There is coverage in the Daily Mail, Daily Express, Guardian, BBC News Online, Sky News Online, Independent, Western Morning News and Yorkshire Post of the government’s plans to ban the export of live animals for slaughter and fattening which were unveiled by the Environment Secretary today (3 December).
The proposals form part of an eight-week consultation, launched today in England and Wales, seeking views on how to better protect animal welfare during transport.
The Environment Secretary carried out an interview with the BBC which was featured on BBC Farming Today, the Today Programme and BBC Breakfast. Animal Welfare Minister Lord Goldsmith was interviewed by Sky News Radio with his comments featuring on a number of commercial radio stations.
Live animals commonly have to endure excessively long journeys during exports, causing distress and injury. Previously, EU rules prevented any changes to these journeys, but leaving the EU has enabled the UK Government to pursue these plans which would prevent unnecessary suffering of animals during transport and see us become the first country in Europe to end this practice.
The government is also consulting on proposals to further improve animal welfare in transport more generally, such as:
- reduced maximum journey times
- animals being given more space and headroom during transport
- stricter rules on transporting animals in extreme temperatures
- tighter rules for transporting live animals by sea.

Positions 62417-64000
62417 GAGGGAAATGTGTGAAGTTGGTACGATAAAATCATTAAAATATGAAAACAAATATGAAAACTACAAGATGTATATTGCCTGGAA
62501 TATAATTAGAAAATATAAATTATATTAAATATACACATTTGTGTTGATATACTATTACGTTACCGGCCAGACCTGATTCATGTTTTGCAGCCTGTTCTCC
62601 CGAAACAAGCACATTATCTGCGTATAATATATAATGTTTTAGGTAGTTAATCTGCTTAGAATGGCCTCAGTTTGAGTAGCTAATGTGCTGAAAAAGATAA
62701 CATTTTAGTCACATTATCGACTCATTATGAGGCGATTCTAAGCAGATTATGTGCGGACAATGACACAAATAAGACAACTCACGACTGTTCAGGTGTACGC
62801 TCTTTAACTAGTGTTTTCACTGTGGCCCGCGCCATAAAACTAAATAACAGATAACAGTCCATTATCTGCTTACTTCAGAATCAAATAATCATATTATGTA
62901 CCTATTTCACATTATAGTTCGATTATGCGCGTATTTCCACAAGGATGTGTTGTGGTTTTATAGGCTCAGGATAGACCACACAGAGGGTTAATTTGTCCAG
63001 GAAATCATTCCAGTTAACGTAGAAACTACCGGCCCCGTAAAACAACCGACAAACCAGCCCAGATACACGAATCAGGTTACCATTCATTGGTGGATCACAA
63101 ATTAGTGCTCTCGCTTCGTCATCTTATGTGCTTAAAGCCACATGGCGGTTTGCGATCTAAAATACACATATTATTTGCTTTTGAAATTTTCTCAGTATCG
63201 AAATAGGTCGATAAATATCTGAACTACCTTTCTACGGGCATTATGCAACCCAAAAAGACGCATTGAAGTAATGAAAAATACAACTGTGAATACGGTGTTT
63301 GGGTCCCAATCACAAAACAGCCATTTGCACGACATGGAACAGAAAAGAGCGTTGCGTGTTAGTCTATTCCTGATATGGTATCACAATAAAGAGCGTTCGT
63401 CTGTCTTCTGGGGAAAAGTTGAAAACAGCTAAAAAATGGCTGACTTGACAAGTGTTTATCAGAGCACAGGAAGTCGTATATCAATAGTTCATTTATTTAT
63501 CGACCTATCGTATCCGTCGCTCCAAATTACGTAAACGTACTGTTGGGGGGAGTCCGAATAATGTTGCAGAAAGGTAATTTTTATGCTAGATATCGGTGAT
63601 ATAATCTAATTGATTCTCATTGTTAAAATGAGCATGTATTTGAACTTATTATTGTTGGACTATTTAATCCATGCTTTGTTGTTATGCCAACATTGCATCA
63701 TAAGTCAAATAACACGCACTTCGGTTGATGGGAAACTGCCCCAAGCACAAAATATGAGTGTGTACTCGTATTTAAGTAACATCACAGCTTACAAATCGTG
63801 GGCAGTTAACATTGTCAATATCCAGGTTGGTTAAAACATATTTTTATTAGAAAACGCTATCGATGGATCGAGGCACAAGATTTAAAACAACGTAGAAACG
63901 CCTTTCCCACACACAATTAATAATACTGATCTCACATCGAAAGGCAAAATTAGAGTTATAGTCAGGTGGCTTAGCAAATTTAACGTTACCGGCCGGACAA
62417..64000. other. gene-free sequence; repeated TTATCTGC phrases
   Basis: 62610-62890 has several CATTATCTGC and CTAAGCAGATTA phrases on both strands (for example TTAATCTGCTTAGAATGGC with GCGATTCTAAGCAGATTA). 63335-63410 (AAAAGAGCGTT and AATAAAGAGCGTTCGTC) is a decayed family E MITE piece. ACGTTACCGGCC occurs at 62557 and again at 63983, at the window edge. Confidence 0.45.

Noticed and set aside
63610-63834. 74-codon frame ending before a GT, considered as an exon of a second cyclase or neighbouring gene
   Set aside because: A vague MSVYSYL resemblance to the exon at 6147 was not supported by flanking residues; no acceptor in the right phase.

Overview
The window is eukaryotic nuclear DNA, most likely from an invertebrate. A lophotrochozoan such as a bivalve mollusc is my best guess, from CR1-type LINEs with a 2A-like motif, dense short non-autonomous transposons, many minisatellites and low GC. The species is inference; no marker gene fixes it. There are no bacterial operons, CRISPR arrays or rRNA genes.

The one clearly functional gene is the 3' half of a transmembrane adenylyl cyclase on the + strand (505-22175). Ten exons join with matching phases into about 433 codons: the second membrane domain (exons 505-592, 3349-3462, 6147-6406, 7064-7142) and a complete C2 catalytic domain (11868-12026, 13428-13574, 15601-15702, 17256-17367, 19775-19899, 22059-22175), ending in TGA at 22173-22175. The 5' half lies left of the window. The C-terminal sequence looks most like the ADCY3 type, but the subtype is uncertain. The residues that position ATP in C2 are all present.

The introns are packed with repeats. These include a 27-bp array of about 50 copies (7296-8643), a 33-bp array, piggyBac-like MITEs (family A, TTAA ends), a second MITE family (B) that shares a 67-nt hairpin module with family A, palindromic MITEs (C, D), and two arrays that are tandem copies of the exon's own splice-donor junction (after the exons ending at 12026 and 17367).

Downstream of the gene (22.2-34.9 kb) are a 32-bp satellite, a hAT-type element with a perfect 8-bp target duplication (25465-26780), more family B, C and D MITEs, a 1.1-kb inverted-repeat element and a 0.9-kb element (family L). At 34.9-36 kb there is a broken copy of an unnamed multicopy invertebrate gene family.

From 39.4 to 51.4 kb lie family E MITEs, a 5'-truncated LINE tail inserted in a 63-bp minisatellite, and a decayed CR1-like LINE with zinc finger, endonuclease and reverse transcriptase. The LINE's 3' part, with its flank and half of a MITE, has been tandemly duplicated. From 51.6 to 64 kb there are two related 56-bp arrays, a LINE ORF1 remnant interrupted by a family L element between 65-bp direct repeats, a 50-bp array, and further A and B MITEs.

Environment Secretary George Eustice said:
We are committed to improving the welfare of animals at all stages of life. Today marks a major step forward in delivering on our manifesto commitment to end live exports for slaughter.
Now that we have left the EU, we have an opportunity to end this unnecessary practice. We want to ensure that animals are spared stress prior to slaughter.
The consultation can be accessed here.
Comment by John baxter posted on
What a breath of fresh air........and though it has taken 50 years to get to this stage, for the first time we will be able to see animals in transit in a better state than ever before.
What bothers me is that veterinary inspection of animals in transit have failed to bring about substantial improvement in the past, and will hopefully be improved in the future.
The EU regulations which were no doubt adhered to in the past exhibit the pathetic level of concern for sentient animals in transit, and reform long overdue.
Comment by Maureen Hutchison posted on
This is amazing news and very hopeful.Hopefully DEFRA will not be influenced by the cries of those in the live export industry about job losses